These bargains were costly for schools

Published 10:09 pm Tuesday, December 5, 2017

By Kris Kerr

Everyone loves a bargain. The feeling of obtaining something for only a small portion of its value is a heady rush.

I have a weakness for auctions. The way the auctioneer’s patter fills the space as the various bidders leap to top each other — I just find it exciting and fun, probably because I can participate in small bids occasionally, yet still feel very much a part of the high-stakes action that occurs among bigger bidders.

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However, I also abhor waste. My grandmother lived through the Great Depression and instilled in me a belief in using everything and wasting nothing. So to say I was dismayed when I attended a public auction on Nov. 14 at the now-closed Mt. Zion Elementary School would be an understatement.

My wife is a teacher in Suffolk Public Schools, which offers me some insight into the everyday challenges teachers face, and the look on her face as we walked past rooms filled with perfectly good chairs being sold for 25 cents each was heartbreaking.

Yes, the chairs were used, and I’m sure some of them were damaged, but of the several hundred being sold, I’m sure there were more than a few in great shape that could have been used by teachers in the district.

My wife has been working at a desk with a broken leg for a couple of years now. There are more urgent needs in the school, so as long as it doesn’t actually collapse, she has to deal with it. The sadness in her eyes was quickly replaced by anger when she saw the two or three dozen desks in good shape that went for around $20 each.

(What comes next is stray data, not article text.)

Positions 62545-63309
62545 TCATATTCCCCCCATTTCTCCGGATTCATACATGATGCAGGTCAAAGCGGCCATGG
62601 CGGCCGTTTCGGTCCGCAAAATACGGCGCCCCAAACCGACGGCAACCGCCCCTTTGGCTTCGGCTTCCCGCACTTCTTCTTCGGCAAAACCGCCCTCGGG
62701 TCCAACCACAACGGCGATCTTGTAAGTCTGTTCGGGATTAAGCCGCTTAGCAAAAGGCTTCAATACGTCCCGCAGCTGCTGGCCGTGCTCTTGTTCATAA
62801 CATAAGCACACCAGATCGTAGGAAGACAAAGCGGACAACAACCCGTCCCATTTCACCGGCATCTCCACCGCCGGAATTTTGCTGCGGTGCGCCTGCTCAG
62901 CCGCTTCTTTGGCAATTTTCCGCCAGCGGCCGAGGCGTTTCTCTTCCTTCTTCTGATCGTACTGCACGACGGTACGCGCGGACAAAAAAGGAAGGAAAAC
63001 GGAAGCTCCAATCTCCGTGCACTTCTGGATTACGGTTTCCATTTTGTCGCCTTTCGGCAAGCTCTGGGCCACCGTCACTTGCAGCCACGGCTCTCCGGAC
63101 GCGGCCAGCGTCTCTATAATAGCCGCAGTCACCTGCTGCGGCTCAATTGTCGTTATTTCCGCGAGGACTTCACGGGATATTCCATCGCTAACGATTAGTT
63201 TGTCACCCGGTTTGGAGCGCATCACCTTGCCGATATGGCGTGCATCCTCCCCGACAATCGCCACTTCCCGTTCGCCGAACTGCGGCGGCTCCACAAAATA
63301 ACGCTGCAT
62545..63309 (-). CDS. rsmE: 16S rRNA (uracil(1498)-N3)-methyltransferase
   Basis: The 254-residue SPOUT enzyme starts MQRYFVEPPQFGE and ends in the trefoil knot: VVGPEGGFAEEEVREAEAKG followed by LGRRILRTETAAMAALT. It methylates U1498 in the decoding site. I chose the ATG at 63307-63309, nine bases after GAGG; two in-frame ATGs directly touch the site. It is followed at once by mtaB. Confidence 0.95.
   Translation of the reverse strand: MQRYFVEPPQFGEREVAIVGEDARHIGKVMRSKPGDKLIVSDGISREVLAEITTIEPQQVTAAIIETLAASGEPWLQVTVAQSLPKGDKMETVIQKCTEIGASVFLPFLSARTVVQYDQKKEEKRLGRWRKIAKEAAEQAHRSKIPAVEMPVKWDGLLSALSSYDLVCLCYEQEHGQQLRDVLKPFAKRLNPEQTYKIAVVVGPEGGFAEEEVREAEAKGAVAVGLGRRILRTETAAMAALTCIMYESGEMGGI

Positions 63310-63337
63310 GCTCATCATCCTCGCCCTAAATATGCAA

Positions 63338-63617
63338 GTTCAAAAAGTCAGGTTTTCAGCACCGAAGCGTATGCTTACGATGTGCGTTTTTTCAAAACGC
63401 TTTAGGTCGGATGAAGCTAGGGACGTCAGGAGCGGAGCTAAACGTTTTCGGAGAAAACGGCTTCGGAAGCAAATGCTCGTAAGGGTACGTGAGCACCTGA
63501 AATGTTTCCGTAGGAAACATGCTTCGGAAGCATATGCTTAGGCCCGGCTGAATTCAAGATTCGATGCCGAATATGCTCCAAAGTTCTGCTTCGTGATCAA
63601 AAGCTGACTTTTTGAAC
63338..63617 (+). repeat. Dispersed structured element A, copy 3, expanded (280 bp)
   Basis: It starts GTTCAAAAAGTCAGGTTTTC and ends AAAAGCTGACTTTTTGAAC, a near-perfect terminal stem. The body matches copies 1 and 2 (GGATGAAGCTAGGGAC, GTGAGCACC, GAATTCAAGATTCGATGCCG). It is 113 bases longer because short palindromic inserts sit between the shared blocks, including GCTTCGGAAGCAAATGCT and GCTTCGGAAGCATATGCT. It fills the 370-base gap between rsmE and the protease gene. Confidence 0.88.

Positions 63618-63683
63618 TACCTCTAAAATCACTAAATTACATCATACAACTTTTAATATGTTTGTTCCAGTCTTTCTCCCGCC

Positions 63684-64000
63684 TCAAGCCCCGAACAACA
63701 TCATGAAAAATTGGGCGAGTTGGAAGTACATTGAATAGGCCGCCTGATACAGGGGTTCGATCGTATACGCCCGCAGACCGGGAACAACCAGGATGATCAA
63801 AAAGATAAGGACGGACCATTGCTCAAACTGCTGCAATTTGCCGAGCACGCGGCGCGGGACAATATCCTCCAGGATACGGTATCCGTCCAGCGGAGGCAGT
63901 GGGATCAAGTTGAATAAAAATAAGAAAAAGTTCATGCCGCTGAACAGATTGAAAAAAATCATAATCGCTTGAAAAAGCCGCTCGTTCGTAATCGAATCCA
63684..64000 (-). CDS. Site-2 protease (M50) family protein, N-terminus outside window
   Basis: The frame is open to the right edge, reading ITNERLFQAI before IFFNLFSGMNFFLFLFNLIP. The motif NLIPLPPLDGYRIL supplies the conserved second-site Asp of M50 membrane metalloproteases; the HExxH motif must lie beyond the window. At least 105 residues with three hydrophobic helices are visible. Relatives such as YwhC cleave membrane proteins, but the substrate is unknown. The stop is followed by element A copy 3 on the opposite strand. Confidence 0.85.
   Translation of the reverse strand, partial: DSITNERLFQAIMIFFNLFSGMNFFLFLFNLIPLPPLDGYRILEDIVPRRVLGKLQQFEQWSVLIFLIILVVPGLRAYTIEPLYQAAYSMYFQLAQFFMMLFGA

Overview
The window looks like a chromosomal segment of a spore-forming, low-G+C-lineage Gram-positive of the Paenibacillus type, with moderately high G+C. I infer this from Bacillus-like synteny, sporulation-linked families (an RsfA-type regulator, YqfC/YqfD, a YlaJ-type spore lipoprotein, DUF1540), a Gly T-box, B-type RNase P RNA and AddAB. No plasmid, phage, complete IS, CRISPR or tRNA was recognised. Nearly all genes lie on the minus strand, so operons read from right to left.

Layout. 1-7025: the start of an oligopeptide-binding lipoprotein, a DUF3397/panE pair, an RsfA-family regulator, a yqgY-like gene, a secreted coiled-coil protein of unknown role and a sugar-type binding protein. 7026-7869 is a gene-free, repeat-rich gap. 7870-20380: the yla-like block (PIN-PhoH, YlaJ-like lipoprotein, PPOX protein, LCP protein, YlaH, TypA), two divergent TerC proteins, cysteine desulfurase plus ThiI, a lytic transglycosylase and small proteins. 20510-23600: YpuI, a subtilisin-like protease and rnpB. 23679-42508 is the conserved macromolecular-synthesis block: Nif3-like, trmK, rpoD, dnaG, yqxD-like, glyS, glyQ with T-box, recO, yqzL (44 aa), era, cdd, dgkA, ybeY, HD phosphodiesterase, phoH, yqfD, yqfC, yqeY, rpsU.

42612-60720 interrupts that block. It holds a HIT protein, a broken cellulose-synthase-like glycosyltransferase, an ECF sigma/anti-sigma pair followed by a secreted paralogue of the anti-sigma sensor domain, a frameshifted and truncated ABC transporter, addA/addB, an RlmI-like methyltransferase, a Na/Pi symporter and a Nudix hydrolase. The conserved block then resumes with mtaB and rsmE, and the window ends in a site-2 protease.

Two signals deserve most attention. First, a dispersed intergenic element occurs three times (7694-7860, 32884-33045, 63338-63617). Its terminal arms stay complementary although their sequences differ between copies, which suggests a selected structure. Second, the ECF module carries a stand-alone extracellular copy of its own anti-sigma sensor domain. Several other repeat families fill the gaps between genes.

File cabinets sold for $3 each. Some had obvious signs of heavy use, but more than a few were in great condition. At the last such auction held a year ago, I purchased 25 file cabinets and took them to my wife’s school for any teacher who desired one. All of them were gone in less than four hours.

There were four pottery wheels for sale. At around $1,500 or so for new ones, I wonder if these could have been repaired. The buyer that went up to $150 thought so. He took all four at that price and was ecstatic.

Most of the kilns there had seen better days, and the cost to repair or refurbish them might have tipped the financial scale to the side of procuring new ones. However, there was one smaller kiln in great shape that certainly could have found a home in one of the SPS art programs.

I could go on and on with examples. Eight pages of examples.

I’m sure there is a manpower cost associated with gathering input from multiple schools, cleaning and assessing what is available, and transporting items around the district. But I doubt Suffolk Public Schools made more than $15,000 from the sale that day.

Perhaps it’s time for the people downtown to roll up their sleeves and pitch in with some hard work, rather than throwing the baby out with the bathwater.

Kris Kerr is a 20-year veteran of the Hampton Roads Modeling and Simulation community. He lives in Suffolk with his wife and two children, both of whom attend Suffolk Public Schools. Email him at